Disadvantaged children to benefit from ‘life-changing’ money
This was published under the 2010 to 2015 Conservative and Liberal Democrat coalition government
Over £1 million has been given to the first local authorities to implement the early years pupil premium (EYPP).
New government funding to help the most disadvantaged children receive high-quality early education has been implemented in 7 local authorities from this week.
Over £1 million will be distributed between local authorities in Blackpool, Bristol, Cambridgeshire, North Yorkshire, Northamptonshire, Hackney and Stoke-on-Trent to implement the early years pupil premium (EYPP) in their areas.
The money will be distributed to early years providers delivering the funded entitlement for 3- and 4-year-olds, who will receive up to £300 extra per year for each disadvantaged child who meets the eligibility criteria.
The Department for Education will ask for feedback from the councils before the full £50 million EYPP is implemented throughout England in April 2015.
Deputy Prime Minister Nick Clegg said:
One of my top priorities in government is to build a fairer society where children from every background get the start in life that they deserve.
This new funding from the early years pupil premium will allow schools and nurseries to give extra help to toddlers from the poorest families so they can develop and learn quickly and prevent them falling behind other children when they start school.
Childcare Minister Sam Gyimah said:
I’m delighted we are helping the most disadvantaged children get the best possible start in life.
Good-quality early education should not be denied to anyone. Children who get it go on to do better at school and earn higher wages, so the early years pupil premium will be a life-changing injection of money.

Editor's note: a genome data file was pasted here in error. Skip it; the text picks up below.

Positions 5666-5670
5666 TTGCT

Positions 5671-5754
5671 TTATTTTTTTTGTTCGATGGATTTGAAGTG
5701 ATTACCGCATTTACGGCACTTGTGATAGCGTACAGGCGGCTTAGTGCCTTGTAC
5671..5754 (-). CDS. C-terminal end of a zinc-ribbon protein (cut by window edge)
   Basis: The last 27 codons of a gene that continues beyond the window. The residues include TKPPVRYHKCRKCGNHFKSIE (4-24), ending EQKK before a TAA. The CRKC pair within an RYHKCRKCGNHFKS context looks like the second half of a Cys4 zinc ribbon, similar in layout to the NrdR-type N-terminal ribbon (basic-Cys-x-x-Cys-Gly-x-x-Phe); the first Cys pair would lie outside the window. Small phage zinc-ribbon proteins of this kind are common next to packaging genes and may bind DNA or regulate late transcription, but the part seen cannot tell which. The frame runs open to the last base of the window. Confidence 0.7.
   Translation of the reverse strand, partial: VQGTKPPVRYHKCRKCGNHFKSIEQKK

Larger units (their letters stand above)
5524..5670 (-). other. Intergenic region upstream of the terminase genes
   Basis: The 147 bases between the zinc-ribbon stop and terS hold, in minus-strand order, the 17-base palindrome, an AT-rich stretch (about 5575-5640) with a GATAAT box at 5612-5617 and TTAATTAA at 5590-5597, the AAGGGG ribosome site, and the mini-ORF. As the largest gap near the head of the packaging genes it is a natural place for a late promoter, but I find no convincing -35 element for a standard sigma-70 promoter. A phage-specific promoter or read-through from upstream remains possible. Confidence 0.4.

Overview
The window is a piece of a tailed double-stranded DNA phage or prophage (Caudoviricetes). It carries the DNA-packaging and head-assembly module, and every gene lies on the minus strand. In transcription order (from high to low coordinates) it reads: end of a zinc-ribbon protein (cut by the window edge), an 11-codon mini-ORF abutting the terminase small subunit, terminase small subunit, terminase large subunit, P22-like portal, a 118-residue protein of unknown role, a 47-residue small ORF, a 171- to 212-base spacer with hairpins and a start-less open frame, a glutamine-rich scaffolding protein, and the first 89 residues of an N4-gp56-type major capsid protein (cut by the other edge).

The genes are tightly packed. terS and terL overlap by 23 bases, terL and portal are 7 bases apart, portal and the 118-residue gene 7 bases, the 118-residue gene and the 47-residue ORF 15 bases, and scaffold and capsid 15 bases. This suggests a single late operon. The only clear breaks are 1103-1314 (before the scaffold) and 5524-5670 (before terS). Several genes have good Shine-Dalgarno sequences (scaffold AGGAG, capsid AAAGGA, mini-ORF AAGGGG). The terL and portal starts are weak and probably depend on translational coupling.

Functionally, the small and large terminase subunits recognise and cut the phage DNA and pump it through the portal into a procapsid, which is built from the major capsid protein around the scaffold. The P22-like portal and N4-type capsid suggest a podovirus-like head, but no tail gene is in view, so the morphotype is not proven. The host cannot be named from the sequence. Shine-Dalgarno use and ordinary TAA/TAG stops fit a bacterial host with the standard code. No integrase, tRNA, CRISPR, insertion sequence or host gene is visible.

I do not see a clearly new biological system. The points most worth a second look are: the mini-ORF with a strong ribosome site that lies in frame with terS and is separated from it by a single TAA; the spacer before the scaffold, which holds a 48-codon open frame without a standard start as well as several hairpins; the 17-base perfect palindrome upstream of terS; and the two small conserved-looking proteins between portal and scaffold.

I would encourage any parent who meets the EYPP criteria to tell a local provider they are eligible. The provider will then alert the local authority to access the funding.
Children will qualify if they are 3- or 4-years-old, are receiving government-funded early education and their parents receive benefits used to access eligibility for free school meals.
A survey published in 2014 found that disadvantaged 3- and 4-year-olds are up to 7 percentage points less likely to participate in early education.
In 2013, just 36% of pupils eligible for free school meals achieved a good level of development in the early years (under 5s) foundation stage compared with 55% of other pupils.
The Department for Education will ask for feedback from the council before the full £50 million EYPP is implemented throughout England in April 2015.
Last year’s Effective Pre-school Primary and Secondary Education (EPPSE) report ‘Influences on students’ development at age 16’ showed that quality of provision can have a major impact on a child’s school readiness. The benefits of pre-school have been found to be higher for pupils from disadvantaged backgrounds.
Notes to editors
The 7 local authority areas, and their early implementation grants are:
- Blackpool (£76,745)
- Bristol (£197,591)
- Cambridgeshire (£132,979)
- North Yorkshire (£100,567)
- Northamptonshire (£201,655)
- Hackney (191,543)
- Stoke-on-Trent (£137,198)
The funding is based on the estimated number of eligible children. The total funding is £1,038,278.
All registered early years providers that take children for the funded early education entitlement - including school nurseries and maintained nursery schools; private, voluntary and independent providers; and childminders - will be eligible to claim the EYPP for eligible 3- and 4-year-olds.
Children will be eligible if they are 3- or 4-years-old and receiving government funded early education in any provider, and their parents are in receipt of one or more of the following benefits which are the benefits used to access eligibility for free school meals:
- Income Support
- Income-based Jobseekers Allowance
- Income-related Employment and Support Allowance
- Support under Part VI of the Immigration and Asylum Act 1999
- the guaranteed element of State Pension Credit
- Universal Credit
- Child Tax Credit (provided you’re not also entitled to Working Tax Credit and have an annual gross income of no more than £16,190)
- Working Tax Credit run-on - paid for 4 weeks after you stop qualifying for Working Tax Credit
Or if they have been:
- looked after by the local authority for at least 1 day
- have been adopted from care
- have left care through special guardianship
- children subject to a child arrangement order setting out with whom the child is to live (formerly known as residence orders)
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